Latest Blog Posts & Articles

Competition at Work!

Recently, pharmaceutical companies have been pricing many of their products at astounding values. A couple years ago, in fact, an amazing new hepatitis C drug came to market priced at about $90,000 per patient. But since that time, several other companies have come to market with competing products. That has brought the overall price of these drugs down, and we are finally seeing a decline in how much money we are spending treating hepatitis C. Here is a picture of that decline, which he came across thanks to @Altarum_CSHS:

Competition at Work

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Obamacare Reduced Racial Disparities in Healthcare Insurance

Research led by Stacey McMorrow (a former student of mine) shows that Obamacare was especially helpful in enabling black and Hispanic people obtain healthcare insurance:

Photo Credit: Health Affairs

Photo Credit: Health Affairs

Disparities in insurance rates among either groups are declining:

Photo Credit: Health Affairs

Photo Credit: Health Affairs




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Need More Evidence the U.S. Healthcare Market Is Screwed Up?

In a healthy consumer market, people compare the price and quality of goods inside whether it’s worth paying extra money to get the best possible products. In healthcare, it’s often almost impossible to figure out what things cost. And when you figured it out, the price variation often makes no sense at all – having no relationship to the quality of the good in question.

Consider this picture, which we came across thanks to @zackcooperYale. It shows almost a 6-fold variation in the cost of MRI tests in Miami, Florida:

Need More Evidence the US Healthcare Market Is Screwed UpThis is not what a healthily functioning market looks like!

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Historic Drop in U.S. Uninsured Rate

Yet another picture of the steep drop in the percent of Americans without healthcare insurance, post Obamacare. Thanks for sharing this, Dina Pomeranz (@DinaPomeranz).

Historic Drop in US Uninsured Rate

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Bias in Scientific Citation

Here is a figure reproduced in Fortune, showing that when researchers publish articles raising questions about the harms of salt, they cite other researchers who raised similar questions. By contrast, when they definitively argue in favor of the harms, they cite other definitive colleagues.

Photo Credit: Fortune Magazine

Photo Credit: Fortune Magazine

Some of this makes scientific sense. If you show a particular phenomenon exists in the real world, you want to show other people who have found similar phenomena. If your evidence supports a specific theory for why the phenomenon exists, you’ll cite other people who’ve laid out those kinds of theories. But there is potentially a nefarious side to this, too. You might only cite like-minded scientists to make your argument look stronger than it is. Or you might cite those scientists because you hope they will become reviewers of your paper, since journal editors might look at your references to decide who to send the article to.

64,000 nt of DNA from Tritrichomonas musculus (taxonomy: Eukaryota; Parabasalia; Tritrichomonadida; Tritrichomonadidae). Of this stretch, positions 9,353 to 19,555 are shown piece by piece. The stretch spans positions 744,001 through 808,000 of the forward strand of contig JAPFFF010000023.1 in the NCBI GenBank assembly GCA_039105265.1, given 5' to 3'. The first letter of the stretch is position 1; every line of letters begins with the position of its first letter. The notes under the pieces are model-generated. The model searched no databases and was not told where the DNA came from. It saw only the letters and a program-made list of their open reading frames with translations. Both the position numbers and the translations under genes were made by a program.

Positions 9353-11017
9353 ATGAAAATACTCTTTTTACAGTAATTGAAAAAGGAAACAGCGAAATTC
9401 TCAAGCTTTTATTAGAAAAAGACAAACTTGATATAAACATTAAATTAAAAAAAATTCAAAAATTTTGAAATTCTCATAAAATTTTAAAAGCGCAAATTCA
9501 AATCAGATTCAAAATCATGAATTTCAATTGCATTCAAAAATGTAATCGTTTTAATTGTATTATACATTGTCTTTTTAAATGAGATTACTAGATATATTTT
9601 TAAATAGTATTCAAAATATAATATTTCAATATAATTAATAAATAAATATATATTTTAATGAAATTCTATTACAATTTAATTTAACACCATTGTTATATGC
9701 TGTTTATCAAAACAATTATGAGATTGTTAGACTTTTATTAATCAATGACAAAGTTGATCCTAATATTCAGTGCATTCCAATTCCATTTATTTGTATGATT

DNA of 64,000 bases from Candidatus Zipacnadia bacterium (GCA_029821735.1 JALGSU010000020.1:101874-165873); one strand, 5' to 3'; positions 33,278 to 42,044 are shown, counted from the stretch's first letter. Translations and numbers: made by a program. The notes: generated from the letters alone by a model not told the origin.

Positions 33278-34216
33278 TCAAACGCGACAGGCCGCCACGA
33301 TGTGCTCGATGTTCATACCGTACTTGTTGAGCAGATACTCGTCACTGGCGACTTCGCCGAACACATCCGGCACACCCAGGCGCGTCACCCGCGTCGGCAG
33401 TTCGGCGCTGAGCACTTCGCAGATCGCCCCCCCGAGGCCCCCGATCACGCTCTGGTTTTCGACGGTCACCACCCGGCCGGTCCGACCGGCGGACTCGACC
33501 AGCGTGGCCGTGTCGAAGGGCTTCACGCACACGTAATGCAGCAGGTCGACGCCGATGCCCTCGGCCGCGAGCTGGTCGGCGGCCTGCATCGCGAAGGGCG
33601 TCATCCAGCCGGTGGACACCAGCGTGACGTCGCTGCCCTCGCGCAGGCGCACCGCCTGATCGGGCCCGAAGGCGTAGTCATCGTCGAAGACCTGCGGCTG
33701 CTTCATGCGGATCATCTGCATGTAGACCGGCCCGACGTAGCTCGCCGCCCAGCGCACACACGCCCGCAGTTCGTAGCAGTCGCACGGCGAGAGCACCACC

Science is a process. Often a very messy one. And the messiest part is often our own underlying biases. Best to be aware of those biases and try to fight them. That will speed along the process.



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Would Prince Be Alive Today If He’d Had a Different Doctor?

Photo Credit: Billboard

Photo Credit: Billboard

Prince died of an opioid overdose. A tragic and avoidable fate but, even more tragically, one that is becoming increasingly common in the United States. Some people who overdose live on the edge of society – homeless and with no access to good medical care. Prince, by contrast, had several mansions and a number of physicians actively involved in his care, physicians aware of his problem with opiates. In fact, just days before he died, Prince’s airplane had to emergently land because he experienced symptoms of opioid overdose.

With so many physicians at his disposal and so much evidence his opioid use was spiraling out of control, did Prince die because his physicians were particularly bad at handling his needs?

Sadly, the answer is probably no. Although I have no inside knowledge of Prince’s care, from what I can tell, his physicians are not very different from the ones caring for many people with opioid addiction. Many, if not most, physicians are simply not prepared to offer proper help to patients struggling to control their use of prescription narcotics.

The best evidence I have to back up this claim comes from a study published January in the Annals of Internal Medicine. The research team was led by Marc Larochelle from Boston Medical Center. Larochelle looked at what happened to patients after they experienced a nonfatal opioid overdose like Prince did in the airplane ride a few days before his death. Specifically, he assessed whether their doctors reduced the dose of their opioid medications. He found that doctors did not reduce people’s narcotic doses very much.

(To read the rest of this post, please visit Forbes.)

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An Easy (But Politically Complicated) Way To Save Billions Of Dollars On Medical Care

Photo credit: KAREN BLEIER/AFP/Getty Images

Photo credit: KAREN BLEIER/AFP/Getty Images